There were a lot of family members in season seven. “That’s doom to a season,” said Naren Shankar. Brannon Braga noted that it seemed like everyone had a family member come out. In addition to the usuals (Data’s brother Lore, Deanna’s mother Lwaxana, Worf’s son Alexander) and some returns of Wesley, this year we also got to meet Geordi’s mother, Geordi’s father, Troi’s older sister, Data’s step-mother, Worf’s foster brother, Dr. Crusher’s dead grandmother’s “man”-in-her-life, Wesley’s long dead father, and Picard’s long lost son (except not really). Michael Piller said that they had very deliberately sought to tie up storylines and threads that had been set up, perhaps trying to excuse the needless narrative nepotism.
In the fine conversation recorded as “Inside the Writer’s Room,” a blu-ray extra, the writing team of four joked at their own expense about some of the rustier episodes of seasons 6 and 7.
“Rascals,” for instance, was the bane of Ron Moore’s existence.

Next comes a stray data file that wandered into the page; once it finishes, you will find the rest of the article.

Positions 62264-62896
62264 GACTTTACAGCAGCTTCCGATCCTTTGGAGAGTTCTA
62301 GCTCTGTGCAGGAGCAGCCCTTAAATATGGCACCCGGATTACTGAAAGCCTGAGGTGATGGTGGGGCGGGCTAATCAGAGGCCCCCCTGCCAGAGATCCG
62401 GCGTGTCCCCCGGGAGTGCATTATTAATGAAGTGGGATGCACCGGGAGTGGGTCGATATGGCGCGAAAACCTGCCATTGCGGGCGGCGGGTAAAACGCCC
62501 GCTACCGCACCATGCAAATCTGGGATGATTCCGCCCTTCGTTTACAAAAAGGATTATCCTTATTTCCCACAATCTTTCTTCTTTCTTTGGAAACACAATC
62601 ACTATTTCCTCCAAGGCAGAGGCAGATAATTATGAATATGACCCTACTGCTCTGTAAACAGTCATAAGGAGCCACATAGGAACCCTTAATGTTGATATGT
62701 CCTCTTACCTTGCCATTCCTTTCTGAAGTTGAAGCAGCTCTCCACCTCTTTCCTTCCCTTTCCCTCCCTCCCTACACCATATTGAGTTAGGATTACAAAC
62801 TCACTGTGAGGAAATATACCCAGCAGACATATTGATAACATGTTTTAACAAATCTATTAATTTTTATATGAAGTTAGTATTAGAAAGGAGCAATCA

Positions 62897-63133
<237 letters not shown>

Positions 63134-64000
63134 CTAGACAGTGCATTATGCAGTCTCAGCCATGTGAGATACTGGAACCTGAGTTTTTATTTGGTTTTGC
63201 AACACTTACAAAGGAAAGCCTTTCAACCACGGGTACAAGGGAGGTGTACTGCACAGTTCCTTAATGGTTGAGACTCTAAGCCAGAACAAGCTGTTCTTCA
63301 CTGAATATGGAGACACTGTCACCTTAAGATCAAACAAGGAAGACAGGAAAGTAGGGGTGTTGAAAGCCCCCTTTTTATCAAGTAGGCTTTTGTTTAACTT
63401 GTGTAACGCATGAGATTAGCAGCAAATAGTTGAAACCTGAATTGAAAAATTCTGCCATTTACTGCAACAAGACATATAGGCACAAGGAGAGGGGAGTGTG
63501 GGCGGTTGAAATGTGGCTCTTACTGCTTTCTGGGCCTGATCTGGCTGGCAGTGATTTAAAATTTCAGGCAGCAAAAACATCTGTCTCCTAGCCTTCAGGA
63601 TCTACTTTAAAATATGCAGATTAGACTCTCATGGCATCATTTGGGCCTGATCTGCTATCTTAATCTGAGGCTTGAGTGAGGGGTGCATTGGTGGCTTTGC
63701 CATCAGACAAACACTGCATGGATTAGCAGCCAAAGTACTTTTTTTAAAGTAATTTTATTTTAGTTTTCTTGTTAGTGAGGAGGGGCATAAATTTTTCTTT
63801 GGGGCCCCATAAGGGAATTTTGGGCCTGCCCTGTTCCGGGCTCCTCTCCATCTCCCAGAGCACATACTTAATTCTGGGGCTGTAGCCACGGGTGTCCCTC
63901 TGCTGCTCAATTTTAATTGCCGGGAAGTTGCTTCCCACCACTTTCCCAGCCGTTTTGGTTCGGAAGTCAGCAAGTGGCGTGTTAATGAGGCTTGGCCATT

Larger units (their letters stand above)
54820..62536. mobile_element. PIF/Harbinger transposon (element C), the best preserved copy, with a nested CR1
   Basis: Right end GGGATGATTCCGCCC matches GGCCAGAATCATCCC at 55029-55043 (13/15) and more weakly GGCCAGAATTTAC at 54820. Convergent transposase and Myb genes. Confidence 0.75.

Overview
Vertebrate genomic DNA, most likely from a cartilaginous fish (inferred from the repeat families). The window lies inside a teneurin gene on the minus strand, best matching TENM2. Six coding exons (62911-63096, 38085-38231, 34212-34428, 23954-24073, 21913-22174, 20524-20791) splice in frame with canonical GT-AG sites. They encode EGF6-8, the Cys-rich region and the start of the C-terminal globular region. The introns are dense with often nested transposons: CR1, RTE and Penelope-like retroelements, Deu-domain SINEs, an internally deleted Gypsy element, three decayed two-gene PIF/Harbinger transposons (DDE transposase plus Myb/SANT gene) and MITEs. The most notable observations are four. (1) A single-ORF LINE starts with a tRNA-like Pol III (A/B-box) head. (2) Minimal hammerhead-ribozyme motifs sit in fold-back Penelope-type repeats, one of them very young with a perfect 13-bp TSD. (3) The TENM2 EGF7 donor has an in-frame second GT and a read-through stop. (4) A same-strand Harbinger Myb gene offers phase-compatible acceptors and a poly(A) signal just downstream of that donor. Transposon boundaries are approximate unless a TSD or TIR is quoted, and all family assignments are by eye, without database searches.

Naren: “It was The Muppet Babies, it was horrible!”
Braga: “We hated it.”
Naren: “Do you remember ‘Suspicions?’ I took that particular bullet…Back in the day, it was like the youngest (newest) guy on staff, which was me, got the crappiest script to re-write.”
Braga: “…just ripped off Twilight Zone. Nightmare at 20,000 feet – BOOM!” for Realm of Fear.
Naren: “’Aquiel’ started as Laura, a Geordi mystery-romance. The secret was ‘it’s the dog!’ It’s so awful! …We didn’t do mysteries well.”
Naren, on “Force of Nature:” “Don’t try to do an explicitly cautionary tale… ‘We must make an episode about the environment!’ …a speed limit in space, it’s like, what a… It was well intentioned.”